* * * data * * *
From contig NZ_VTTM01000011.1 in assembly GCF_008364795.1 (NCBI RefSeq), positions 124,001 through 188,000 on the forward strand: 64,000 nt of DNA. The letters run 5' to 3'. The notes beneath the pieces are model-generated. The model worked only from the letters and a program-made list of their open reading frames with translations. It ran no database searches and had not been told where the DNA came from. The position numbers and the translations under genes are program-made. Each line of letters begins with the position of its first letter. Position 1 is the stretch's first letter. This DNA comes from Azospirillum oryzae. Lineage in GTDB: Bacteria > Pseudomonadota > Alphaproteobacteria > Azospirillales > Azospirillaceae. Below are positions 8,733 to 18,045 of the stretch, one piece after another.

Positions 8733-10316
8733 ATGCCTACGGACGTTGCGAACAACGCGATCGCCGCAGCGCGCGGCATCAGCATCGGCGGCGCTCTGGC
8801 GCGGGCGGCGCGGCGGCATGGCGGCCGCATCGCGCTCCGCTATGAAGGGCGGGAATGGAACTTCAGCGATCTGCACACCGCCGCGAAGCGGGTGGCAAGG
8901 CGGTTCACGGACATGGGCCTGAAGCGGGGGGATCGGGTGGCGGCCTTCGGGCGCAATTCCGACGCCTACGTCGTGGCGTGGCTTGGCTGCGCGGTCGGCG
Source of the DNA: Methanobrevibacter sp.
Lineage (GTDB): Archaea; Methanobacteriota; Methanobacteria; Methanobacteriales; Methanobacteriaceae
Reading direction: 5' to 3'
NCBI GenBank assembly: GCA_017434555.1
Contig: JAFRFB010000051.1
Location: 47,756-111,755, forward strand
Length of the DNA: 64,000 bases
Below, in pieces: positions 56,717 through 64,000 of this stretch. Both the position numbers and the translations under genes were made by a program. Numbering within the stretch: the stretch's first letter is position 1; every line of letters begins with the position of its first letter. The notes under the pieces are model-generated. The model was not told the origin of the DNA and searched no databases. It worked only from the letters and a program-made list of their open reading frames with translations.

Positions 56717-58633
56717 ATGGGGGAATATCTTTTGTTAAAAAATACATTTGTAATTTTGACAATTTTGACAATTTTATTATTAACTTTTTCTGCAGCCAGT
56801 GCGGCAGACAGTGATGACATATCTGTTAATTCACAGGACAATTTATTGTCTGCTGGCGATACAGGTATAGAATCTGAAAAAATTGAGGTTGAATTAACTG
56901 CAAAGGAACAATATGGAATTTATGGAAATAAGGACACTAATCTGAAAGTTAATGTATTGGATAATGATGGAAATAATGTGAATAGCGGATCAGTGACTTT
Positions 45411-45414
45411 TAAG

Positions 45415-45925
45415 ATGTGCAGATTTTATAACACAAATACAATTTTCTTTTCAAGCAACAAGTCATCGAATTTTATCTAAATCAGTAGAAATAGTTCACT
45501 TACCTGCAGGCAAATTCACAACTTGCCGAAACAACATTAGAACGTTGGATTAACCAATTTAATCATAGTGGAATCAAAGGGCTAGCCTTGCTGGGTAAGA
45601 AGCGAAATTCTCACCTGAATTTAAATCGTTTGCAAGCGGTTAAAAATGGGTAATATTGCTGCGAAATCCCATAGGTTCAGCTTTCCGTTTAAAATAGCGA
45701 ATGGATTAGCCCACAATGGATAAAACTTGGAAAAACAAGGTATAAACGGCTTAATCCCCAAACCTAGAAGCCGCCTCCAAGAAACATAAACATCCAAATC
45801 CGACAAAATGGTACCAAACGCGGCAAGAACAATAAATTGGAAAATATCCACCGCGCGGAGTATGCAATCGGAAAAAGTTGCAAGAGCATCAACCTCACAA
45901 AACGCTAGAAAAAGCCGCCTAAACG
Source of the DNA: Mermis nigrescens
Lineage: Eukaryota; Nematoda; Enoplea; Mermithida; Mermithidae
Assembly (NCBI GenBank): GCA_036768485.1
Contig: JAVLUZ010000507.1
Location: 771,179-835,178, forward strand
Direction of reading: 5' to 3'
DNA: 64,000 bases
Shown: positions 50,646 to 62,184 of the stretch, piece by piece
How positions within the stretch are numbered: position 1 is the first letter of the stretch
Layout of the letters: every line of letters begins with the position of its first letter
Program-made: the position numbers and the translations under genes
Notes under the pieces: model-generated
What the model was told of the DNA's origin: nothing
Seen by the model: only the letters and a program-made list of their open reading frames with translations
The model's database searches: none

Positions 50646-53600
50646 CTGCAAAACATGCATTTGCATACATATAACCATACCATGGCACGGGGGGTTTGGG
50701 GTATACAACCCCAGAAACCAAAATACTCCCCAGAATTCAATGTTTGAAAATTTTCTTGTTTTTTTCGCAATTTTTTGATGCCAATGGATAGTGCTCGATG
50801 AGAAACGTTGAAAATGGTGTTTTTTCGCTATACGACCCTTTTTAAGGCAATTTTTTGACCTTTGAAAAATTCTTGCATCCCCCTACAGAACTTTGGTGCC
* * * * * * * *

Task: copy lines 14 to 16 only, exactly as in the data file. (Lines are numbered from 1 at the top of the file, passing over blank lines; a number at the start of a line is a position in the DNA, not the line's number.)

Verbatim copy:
Positions 56717-58633
56717 ATGGGGGAATATCTTTTGTTAAAAAATACATTTGTAATTTTGACAATTTTGACAATTTTATTATTAACTTTTTCTGCAGCCAGT
56801 GCGGCAGACAGTGATGACATATCTGTTAATTCACAGGACAATTTATTGTCTGCTGGCGATACAGGTATAGAATCTGAAAAAATTGAGGTTGAATTAACTG